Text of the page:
Meta, previously known as only Facebook, laid off more than 11,000 employees this month as the tech sector showed signs of slowing. But it’s still on track to spend billions on virtual reality this year.
The company doesn’t plan on turning off the tap anytime soon. So I strapped on a headset (kindly provided by Meta) to check out what’s been drawing most people to this metaverse — video games.
The Meta Quest 2’s offerings initially exceeded expectations. Years ago, I borrowed a friend’s Quest to dabble with knockout rhythm game, “Beat Saber.” It didn’t disappoint when I revisited it, this time jamming out to a new playlist from Lizzo.
Other experiences didn’t quite land. “Iron Man VR” thrilled me as I soared through the stratosphere, battling robots that attacked Tony Stark’s private jet mid-flight. But while my headset was in the clouds, my feet were on solid ground — and the cognitive dissonance left me paralyzed with motion sickness.
In “SUPERHOT VR,” time only moves when you do, allowing you to dodge bullets and pull off amazing action stunts. (Courtesy of SUPERHOT Team)
After an hour in Iron Man’s metal shoes, I worried that virtual reality may not be for me. But that same night, I fell in love with “SUPERHOT VR.” The game throws you into intense action set-pieces. Faceless, polygonal goons charge you with knives, hammers and guns. It’s up to you to beat them all and proceed to the next minimalist level.
But here’s the catch: In “SUPERHOT,” time only moves when you do. So as a barrage of bullets lurches toward you in slow-motion, you have precious seconds to think about how you’ll deal with each and every threat around you. You might have to throw a dog bowl at the first guy, a hammer at the next, then pick up a pistol that went flying to turn on the third goon.
It’s an experience that works out your brain and even your body, and it got me so immersed that I accidentally punched my TV and tripped over my couch. But injuries aside, it proved to me how unparalleled an experience virtual reality can be.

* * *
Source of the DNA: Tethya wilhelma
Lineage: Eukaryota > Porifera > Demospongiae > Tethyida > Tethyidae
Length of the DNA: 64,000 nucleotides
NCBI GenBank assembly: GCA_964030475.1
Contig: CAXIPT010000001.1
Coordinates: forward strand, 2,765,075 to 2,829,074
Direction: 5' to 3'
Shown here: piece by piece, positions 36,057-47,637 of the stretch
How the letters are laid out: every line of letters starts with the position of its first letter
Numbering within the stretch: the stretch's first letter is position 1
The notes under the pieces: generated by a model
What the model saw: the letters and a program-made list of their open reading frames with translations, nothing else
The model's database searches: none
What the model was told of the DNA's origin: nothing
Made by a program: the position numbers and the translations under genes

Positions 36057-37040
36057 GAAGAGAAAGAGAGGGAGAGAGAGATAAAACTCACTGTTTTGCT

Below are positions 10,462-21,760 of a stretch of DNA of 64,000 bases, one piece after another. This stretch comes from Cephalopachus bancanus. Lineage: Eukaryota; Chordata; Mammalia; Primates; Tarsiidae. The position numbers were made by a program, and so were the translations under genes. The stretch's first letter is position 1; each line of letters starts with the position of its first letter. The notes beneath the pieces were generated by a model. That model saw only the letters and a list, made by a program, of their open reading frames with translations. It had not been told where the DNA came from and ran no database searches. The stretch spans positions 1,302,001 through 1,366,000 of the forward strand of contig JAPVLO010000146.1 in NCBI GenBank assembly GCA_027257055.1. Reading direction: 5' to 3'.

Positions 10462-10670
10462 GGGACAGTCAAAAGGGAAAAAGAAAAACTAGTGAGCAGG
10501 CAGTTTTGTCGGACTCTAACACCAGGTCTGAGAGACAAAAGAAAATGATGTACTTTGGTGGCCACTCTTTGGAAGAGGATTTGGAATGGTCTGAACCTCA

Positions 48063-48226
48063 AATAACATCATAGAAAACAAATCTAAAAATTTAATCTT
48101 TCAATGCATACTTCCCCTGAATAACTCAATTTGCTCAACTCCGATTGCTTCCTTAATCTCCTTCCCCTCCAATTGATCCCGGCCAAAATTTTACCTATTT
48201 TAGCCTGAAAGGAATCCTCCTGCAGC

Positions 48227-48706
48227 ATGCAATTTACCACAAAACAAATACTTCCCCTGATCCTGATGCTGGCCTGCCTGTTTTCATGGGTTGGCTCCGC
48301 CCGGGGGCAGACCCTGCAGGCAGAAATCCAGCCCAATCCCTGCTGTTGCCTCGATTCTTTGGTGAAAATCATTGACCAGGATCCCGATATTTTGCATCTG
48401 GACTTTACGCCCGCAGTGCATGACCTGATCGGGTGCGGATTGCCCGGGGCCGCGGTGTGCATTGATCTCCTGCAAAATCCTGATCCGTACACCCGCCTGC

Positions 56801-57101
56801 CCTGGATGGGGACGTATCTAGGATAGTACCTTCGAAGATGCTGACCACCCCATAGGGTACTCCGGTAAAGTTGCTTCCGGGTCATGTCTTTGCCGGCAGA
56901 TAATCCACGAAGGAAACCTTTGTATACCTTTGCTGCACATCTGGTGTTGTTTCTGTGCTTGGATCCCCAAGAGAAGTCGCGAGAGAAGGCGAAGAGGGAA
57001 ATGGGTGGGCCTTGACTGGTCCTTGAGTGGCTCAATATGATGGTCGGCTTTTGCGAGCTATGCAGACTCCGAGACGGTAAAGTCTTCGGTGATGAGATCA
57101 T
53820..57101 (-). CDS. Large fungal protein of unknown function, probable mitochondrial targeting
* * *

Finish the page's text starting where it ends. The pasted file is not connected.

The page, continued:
“WHAT THE BAT?” gives you two baseball bats and funny puzzles to solve in the most absurd ways. (Courtesy of Triband)
So with my faith in the platform restored (and with my motion sickness, over time, largely quelled), I got to try many other games for the Meta Quest 2. Here are some of my favorites for newcomers:
- “SUPERHOT VR”: By turns tactical and frenetic, the only thing I have against it is the physical space it requires to really get the most from it.
- “WHAT THE BAT?”: From the makers of the excellent comedy game “What the Golf,” each level of “What the Bat” essentially plays out as its own joke. With nothing but baseball bats in both hands, you’ll find ways to brush an elephant’s teeth, fly paper airplanes and generally wreck mayhem.
- “Among Us VR”: While internet connection issues occasionally spoiled this game, it’s a worthy follow-up to the social deduction phenomenon that caught fire in 2020.
- “Beat Saber”: There’s a good reason Meta often offers this game for free with their Quest 2 headset. It’s brilliantly accessible, and it makes you feel like you’re doing cyberwarrior ballet — even if your sick moves look laughable in real life.
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